It’s too good to be true. Garrison Keillor’s monologue from A Prairie Home Companion is now podcast. You have heard it before, haven’t you? Keillor knows everybody’s family, it seems, and he’ll make you see yours with new eyes. And he’ll make you laugh.

Catch the news here.

Hat tip to Lifehacker for letting me know.


“The meaning of poetry is to give courage. A poem is not a puzzle that you the dutiful reader are obliged to solve. It is meant to poke you, get you to buck up, pay attention, rise and shine, look alive, get a grip, get the picture, pull up your socks, wake up and die right. Poets have many motives for writing (to be published on expensive paper, to show up the others in your M.F.A. program, to flaunt your sensitive nature and thereby impress someone who might then go to bed with you, to win valuable prizes and fellowships and maybe a year in Rome or Provence, to have a plausable excuse for making a mess of your life), but what really matters about poetry and what distiguishes poets from, say, fashion models, or ad salesmen is the miracle of incantation in rendering the gravity and grace and beauty of the ordinary world and thereby lending courage to strangers.”

That’s from Garrison Keillor’s wonderful introduction to Good Poems for Hard Times. That introduction alone is worth the price of the book, which is filled with poems like the ones he chooses for his broadcast, The Writer’s Almanac.

Have I told you about this broadcast? It’s a five minute, midwest college, liberal arts education done up in a voice that can lower your blood pressure and clarify your values. If you don’t get it on the radio, you can catch it on the website, or find it on iTunes and take it with you. Listen in every day, in the morning if you can.

(Thanks to jefras for the image.)

A couple of years ago some friends invited me to a poetry night in our local health food restaurant. I’d never attended such a thing. The idea brought forth images of beatnik coffee houses, and I think it was something close. (I say “I think” because I am much too young to know for sure.)

Just sheer magic it was. There was candlelight and rich coffee, and a man playing his guitar. A room full of 21st century mountain hippies. People read poetry they’d written, or else just poems that meant something to them.

But they read too fast. Not that they sped through the poems, but I kept wanting them to back up, read that line again. Because I didn’t get it, didn’t know what it meant. And how could I understand the poem if I couldn’t keep up with it?

See, that’s how I read poetry before that night.

But there at that reading, I learned, by necessity, a new way. I couldn’t very well raise my hand and ask the readers to back up, so I was forced to listen to the whole poem, not just the lines. I learned to let the words flow over me, or through me, like water, and what I gained from that was a truer meaning in the poem than dissected words could give me.

Which brings me to Bible reading.

A lot of people can break down a verse better than I can, but I’m pretty good, and I’ve got all the tools. I’ve got a Vines Expository Dictionary, a concordance, several cross-reference Bibles and a shelf full of commentaries.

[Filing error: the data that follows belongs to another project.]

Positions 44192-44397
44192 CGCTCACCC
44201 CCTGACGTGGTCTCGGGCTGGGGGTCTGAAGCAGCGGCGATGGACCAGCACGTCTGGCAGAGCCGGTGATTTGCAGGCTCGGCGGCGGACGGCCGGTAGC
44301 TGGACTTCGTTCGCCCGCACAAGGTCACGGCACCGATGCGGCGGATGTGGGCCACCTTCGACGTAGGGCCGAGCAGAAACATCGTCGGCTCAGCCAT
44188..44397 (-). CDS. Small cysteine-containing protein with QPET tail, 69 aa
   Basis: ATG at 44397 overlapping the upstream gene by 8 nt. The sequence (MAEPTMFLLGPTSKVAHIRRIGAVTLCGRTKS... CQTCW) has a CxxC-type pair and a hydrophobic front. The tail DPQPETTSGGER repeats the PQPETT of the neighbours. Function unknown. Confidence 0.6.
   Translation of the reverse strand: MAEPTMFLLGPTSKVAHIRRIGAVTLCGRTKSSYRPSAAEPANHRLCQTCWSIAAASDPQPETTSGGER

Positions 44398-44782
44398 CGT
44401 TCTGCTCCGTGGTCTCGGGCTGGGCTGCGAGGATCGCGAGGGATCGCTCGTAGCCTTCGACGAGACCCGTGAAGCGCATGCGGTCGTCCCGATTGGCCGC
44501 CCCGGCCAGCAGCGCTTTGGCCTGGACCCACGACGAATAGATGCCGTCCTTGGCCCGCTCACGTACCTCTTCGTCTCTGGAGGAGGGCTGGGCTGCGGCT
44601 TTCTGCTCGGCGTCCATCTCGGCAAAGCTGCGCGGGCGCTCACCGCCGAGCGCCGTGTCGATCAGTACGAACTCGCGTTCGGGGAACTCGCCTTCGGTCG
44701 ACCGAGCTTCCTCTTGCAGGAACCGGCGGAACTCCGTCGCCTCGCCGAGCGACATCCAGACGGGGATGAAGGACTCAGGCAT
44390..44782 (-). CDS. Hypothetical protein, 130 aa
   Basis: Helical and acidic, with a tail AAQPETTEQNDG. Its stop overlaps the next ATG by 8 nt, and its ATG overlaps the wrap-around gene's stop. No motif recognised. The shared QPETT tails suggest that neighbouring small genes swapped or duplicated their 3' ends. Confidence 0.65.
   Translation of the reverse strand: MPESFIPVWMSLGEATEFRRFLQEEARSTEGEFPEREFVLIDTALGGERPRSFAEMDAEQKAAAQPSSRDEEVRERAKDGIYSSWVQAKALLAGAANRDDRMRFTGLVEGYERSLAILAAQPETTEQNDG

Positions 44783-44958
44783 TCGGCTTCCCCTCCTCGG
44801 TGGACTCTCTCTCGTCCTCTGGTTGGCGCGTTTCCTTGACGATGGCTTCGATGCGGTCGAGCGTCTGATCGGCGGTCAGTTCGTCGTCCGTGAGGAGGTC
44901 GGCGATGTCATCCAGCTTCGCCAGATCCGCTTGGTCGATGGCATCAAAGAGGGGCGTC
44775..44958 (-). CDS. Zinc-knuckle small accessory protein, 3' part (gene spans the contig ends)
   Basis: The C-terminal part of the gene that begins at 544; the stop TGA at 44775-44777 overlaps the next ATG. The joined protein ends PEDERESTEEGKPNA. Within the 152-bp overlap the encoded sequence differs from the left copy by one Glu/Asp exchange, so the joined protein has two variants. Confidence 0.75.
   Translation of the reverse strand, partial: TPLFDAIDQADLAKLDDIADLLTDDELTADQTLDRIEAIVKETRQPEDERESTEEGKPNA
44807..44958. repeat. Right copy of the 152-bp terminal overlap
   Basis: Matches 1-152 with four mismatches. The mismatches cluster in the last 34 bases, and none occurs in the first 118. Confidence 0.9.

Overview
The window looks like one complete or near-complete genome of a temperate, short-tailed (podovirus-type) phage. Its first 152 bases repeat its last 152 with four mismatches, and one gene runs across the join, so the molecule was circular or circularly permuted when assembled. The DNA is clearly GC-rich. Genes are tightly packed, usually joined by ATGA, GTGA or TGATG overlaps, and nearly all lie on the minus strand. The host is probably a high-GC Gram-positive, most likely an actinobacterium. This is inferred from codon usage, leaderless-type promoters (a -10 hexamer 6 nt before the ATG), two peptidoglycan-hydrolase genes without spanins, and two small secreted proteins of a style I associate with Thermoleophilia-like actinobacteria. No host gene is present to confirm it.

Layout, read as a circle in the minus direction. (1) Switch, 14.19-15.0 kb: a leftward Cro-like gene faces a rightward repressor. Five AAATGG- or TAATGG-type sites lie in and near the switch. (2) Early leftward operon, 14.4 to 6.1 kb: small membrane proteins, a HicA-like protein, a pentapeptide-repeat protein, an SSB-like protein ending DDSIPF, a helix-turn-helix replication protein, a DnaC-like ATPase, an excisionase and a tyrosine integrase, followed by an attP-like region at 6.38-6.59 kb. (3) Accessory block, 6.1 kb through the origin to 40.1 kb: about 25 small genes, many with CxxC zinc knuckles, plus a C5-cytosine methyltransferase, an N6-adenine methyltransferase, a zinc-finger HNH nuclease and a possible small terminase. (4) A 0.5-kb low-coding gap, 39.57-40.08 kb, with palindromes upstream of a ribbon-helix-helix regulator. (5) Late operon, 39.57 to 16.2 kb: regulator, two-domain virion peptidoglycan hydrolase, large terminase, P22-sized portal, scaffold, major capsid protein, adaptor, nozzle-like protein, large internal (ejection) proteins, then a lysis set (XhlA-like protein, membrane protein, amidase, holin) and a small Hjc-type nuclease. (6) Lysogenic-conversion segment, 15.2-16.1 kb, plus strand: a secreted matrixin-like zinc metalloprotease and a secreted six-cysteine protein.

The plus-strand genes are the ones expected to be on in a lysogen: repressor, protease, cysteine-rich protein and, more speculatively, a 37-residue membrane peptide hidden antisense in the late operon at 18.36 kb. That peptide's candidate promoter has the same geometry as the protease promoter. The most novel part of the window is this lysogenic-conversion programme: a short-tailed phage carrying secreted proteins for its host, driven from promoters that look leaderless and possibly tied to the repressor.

The trouble is, when I’m done, what I’ve got is a broken down Bible verse.

Which brings me to Brian Hardin.

Honestly. Because this multi-talented record producer, photographer and graphic artist* just happens to have a quiet, warm voice, which he uses in his 1 Year Daily Audio Bible Podcast**, to read the Bible aloud to you. So you can’t stop to look up the original meaning of a word or see how many times it was used in the Old Testament and in what contexts. You can only let the words wash over and through you and feel the truths that lie beyond their definitions.

And that is quite the way to start your morning, or end your day.

*Brian’s business website is here.
**The podcast can also be found on iTunes. Look up “1 Year Daily Audio Bible.”

I’m not inclined to get political here. A week or so ago I started a post about The DaVinci Code, and I ended up scrapping it,* because it seemed that enough and too much had been said about it already.

The American media thrives on a good fight. It has learned that a knock-down drag-out can be started simply by taking two people at the extreme opposite ends of an issue and getting them to address each other on the air. A good fight always draws a crowd.

But in a knock-down drag-out, nobody listens to anybody. It’s not the point. The point is to draw blood.

I’m getting so tired of the noise. I wish we could all just sit down like normal human beings who care about each other, and you know, discuss. With no hitting allowed.

Dick Staub, who always seems to interview the people I want to hear from, about the things I want talked about, now podcasts a radio show he’s begun in Seatle, Washington, called The Kindlings Muse.

The point of the show is that kind of discussion. Staub bills it as “an intelligent, imaginative and hospitable exploration of ideas that matter in contemporary life.”

Hospitable. Yes, thank you! Please somebody, get me more of this.

Here’s a quote from the show from panelist Greg Wolfe, editor of Image: “At the heart of all great art is a language… of intuition and imagination that has a way of leaping over all the cultural “talking points,” a place where people can meet in a space where there is a kind of openness… We long for the infinte, for something more, and art these days is one of the few places where that desire can be awakened and people can come together along those lines.”

The podcast is broken up into segments. You’ll want to start with the first one, dated May 22, and then listen to them in order.


*Okay, I’ll give you a hint. I wish we’d shut up about The DaVinci Code and just write another Gillead.